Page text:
The Calgary Airport Trail Tunnel is a cut-and-cover, two-cell roadway tunnel constructed under the
Calgary International Airport’s runway and three associated taxiways. It is owned by The City of Calgary (The City) and is on land leased from the Calgary Airport Authority (YYC). The structure is a cast-in-place, conventionally reinforced concrete rigid frame on spread footings with two spans of 17 m each and a total length of 620 m. The Tunnel was designed according to the Canadian Highway Bridge Design Code (CHBDC). One of the load cases considered in the design was loading due to temperature effects (including temperature variations and thermal gradient). Based on the CHBDC , the design temperature range for Calgary is from -34 to 38°C. It was discussed during the design stage that the Tunnel, which is a buried structure, may not actually be subjected to this temperature range. The design team could not find any references that addressed temperature ranges inside tunnels.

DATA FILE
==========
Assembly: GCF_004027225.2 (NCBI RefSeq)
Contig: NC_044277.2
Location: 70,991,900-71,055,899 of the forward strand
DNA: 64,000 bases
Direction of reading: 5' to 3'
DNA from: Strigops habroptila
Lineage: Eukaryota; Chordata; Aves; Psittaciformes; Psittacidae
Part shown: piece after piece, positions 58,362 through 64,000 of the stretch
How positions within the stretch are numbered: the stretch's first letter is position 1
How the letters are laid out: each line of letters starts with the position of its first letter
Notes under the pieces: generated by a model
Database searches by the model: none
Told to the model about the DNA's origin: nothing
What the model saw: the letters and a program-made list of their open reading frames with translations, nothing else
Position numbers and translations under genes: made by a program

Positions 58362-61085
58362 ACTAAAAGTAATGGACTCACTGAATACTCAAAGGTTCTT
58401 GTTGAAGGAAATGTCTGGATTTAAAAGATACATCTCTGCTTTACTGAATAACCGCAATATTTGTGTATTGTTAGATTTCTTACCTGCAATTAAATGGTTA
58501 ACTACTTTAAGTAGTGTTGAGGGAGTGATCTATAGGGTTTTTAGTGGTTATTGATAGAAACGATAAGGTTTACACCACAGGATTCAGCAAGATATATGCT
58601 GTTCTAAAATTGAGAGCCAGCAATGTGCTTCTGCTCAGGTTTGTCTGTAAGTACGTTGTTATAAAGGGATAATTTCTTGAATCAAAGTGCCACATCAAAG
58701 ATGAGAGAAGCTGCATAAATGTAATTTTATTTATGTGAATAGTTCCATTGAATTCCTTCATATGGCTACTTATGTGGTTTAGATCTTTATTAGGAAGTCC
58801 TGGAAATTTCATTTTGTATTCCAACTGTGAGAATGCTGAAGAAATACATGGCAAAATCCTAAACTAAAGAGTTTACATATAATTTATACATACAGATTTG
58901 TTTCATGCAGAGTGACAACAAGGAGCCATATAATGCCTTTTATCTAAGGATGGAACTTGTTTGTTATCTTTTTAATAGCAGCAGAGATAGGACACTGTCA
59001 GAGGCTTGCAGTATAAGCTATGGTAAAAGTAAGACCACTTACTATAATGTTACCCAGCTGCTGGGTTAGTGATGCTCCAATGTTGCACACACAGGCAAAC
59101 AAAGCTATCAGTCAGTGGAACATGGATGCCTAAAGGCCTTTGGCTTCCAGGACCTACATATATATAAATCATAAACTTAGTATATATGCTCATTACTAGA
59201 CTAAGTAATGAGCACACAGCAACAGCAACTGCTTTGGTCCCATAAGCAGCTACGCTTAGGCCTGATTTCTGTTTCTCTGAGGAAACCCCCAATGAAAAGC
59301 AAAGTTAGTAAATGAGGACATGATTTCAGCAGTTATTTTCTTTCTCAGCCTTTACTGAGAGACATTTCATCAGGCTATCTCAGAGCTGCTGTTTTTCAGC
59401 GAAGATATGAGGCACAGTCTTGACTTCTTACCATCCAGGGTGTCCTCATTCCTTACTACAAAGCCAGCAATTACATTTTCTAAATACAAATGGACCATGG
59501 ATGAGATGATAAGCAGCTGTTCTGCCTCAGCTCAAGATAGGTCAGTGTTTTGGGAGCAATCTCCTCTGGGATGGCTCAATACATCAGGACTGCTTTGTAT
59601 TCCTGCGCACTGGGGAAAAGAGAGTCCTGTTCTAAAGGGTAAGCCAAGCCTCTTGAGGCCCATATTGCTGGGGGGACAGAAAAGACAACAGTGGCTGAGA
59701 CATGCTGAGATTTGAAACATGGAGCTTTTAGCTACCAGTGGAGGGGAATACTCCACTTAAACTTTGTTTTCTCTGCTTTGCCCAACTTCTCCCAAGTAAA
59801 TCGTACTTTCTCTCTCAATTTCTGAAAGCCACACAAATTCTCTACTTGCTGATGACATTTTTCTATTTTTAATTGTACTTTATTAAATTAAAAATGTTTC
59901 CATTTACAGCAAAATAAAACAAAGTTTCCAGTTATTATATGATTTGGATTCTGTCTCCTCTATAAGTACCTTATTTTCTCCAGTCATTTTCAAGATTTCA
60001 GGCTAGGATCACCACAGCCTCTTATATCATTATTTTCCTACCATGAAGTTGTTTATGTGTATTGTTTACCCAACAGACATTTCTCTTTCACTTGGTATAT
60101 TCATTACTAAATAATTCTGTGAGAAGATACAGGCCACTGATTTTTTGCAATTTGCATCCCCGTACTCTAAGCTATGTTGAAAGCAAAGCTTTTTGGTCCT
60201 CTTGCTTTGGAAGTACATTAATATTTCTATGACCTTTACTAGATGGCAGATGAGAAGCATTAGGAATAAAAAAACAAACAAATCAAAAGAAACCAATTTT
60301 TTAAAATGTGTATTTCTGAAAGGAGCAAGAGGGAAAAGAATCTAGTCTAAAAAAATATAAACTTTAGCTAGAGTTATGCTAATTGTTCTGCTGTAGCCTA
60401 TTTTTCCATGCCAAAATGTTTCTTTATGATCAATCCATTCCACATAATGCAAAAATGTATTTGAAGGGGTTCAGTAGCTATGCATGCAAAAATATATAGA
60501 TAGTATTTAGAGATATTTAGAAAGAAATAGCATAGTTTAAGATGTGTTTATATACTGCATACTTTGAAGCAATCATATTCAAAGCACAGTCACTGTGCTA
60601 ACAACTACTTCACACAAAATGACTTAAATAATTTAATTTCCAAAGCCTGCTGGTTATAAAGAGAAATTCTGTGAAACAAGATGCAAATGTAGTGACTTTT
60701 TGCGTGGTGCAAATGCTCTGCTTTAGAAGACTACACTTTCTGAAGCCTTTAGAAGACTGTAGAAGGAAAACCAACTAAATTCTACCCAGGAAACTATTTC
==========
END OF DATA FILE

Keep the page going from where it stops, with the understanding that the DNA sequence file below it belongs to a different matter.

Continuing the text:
Another issue raised during the design stage was the necessity for movement joints. Although some references recommend joints as close as 9 m apart, there are tunnels that have been constructed without any joints. To investigate these questions for future designs, it was discussed with The City and it was agreed to put temperature and movement monitors in the tunnel. Wireless sensors were cast into the concrete walls and roof slab at 40 locations to measure temperatures at two surfaces and the mid-depth of each section. Also, surface mounted sensors were installed at two movement joints to monitor the tunnel’s movements.
After providing a summary of the Tunnel and monitoring design, the paper emphasizes the findings from the monitoring program, including:
· Average maximum and minimum temperatures and thermal gradients recorded inside the
· Comparisons with temperatures recorded outside the Tunnel at the Calgary Airport
· Comparisons to the design temperature range and gradient provided by CHBDC 
· Results obtained from movement sensors.